Director-General, National Automotive Design and Development Council (NADDC), Mr Aminu Jalal, said local assemblers of vehicles contributed 75,000 units to Nigeria’s automobile market in 2015.
Jalal, who stated this in Abuja on Tuesday, said that the figure represented 75 per cent of estimated 100,000 new vehicles that made it into the market during the period.
“Last year, the assembling plants did over 75,000 vehicles, made up of both locally assembled units and concessionary imports.
“You know that assembly plants are not only producing, but are also importing fully built units (FBUs) as an incentive as provided by the auto policy.
“This means that they supplied 75 per cent of the estimated 100,000 new vehicles that entered the market in 2015,’’ he said.
The auto policy allows local assemblers to import FBUs at 35 per cent duty without levy for cars, and 20 per cent duty without levy for commercial vehicles.
The concessionary FBU import is in proportion to their local production, while the tariff on those inputs will increase as local manufacturing capacity strengthens.
Jalal predicted a drop in local production output in 2016 as a result of the current foreign exchange scarcity, which he identified as the major challenge facing the sector.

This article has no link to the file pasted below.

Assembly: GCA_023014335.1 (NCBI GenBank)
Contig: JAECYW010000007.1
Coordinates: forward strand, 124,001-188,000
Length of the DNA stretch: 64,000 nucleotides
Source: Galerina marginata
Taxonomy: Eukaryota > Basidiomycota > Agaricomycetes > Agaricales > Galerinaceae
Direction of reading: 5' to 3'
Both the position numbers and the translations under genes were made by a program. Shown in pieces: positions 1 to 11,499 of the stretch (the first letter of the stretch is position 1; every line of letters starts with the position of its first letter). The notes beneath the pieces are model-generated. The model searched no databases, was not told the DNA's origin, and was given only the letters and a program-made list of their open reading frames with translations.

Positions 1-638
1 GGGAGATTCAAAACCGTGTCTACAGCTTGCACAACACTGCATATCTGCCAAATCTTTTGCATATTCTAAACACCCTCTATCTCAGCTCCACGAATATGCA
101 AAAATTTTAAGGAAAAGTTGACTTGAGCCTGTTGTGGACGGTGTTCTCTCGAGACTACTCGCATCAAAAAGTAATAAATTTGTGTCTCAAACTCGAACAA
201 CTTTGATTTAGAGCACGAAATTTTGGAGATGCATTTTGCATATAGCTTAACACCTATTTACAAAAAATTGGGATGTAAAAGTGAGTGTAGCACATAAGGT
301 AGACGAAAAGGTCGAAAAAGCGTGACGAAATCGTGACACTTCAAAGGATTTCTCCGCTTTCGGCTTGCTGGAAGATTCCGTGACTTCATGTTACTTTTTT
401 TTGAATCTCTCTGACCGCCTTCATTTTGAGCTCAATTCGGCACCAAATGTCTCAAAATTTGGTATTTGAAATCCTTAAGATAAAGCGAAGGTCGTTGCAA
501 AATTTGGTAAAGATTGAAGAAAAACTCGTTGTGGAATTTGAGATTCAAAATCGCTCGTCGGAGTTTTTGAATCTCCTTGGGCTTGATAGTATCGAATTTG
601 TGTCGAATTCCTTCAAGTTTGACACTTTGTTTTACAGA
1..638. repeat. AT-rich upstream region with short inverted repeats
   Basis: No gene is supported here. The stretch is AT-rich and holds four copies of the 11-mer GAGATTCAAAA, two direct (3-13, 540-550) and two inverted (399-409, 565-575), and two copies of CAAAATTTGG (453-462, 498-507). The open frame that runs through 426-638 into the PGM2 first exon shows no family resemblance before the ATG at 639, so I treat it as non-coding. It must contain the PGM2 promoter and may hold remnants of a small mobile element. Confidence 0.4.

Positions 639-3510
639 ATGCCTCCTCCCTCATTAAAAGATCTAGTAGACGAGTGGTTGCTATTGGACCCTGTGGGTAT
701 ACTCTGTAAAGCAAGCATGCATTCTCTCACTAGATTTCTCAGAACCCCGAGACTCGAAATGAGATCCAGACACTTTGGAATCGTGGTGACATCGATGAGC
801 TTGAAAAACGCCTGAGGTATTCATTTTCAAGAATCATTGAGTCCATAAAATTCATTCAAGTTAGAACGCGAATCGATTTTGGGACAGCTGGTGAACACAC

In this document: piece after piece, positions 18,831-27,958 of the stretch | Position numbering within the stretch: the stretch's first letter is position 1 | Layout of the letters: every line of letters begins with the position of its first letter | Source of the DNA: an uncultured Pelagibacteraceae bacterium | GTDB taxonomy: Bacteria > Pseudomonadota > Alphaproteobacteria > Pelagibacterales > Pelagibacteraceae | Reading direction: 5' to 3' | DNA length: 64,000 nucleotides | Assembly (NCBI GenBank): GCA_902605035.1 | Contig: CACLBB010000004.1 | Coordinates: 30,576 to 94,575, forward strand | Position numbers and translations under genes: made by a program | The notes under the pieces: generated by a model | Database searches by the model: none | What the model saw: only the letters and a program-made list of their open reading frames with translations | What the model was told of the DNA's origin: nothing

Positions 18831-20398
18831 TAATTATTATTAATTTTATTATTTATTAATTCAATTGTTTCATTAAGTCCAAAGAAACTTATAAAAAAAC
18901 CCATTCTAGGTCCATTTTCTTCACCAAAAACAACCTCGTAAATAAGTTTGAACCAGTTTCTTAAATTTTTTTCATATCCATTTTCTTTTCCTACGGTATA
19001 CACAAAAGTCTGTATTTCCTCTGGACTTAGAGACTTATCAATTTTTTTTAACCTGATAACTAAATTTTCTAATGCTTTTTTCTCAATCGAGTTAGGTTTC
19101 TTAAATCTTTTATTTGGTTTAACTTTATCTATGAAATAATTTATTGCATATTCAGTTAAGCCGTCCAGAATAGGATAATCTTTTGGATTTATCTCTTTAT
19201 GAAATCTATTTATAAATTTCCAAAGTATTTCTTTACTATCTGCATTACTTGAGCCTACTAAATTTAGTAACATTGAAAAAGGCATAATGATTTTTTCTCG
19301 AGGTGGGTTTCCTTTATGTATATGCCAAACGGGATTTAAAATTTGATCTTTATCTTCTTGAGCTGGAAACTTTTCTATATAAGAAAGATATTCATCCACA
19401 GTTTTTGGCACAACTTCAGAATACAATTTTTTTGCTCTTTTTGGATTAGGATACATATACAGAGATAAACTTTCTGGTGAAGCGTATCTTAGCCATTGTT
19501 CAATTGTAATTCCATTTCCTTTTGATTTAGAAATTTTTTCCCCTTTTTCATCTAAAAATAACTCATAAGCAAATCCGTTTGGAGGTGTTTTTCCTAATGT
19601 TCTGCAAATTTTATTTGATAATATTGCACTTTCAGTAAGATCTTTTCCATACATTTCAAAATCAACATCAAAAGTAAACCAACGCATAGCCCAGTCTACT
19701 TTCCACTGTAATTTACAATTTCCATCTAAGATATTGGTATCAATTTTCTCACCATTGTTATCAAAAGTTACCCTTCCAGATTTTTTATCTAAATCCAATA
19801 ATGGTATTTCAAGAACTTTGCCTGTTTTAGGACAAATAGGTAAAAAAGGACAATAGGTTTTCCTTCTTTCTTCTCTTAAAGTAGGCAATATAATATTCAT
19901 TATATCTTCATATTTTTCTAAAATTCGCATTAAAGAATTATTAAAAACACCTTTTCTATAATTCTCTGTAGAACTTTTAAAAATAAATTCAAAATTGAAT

“A lot of the assembly plants are minimising their operations because they are finding it difficult to source foreign exchange to import their raw materials.
“This is the major challenge we are currently facing, but you know it is not limited to the auto industry; all manufacturers are affected.’’
The NADDC director-general said that implementation of the auto policy was on track notwithstanding the foreign exchange challenge.
“We have more new companies coming up. For instance, Ford started test assembly last December; Toyota also did a test assembly of Hiace bus.
“Early this year, Perfection Motors opened a plant to assemble FAW trucks in Lagos, and CFAO Motors commissioned a plant to assemble Mitsubishi buses. The implementation is on track,’’ he said.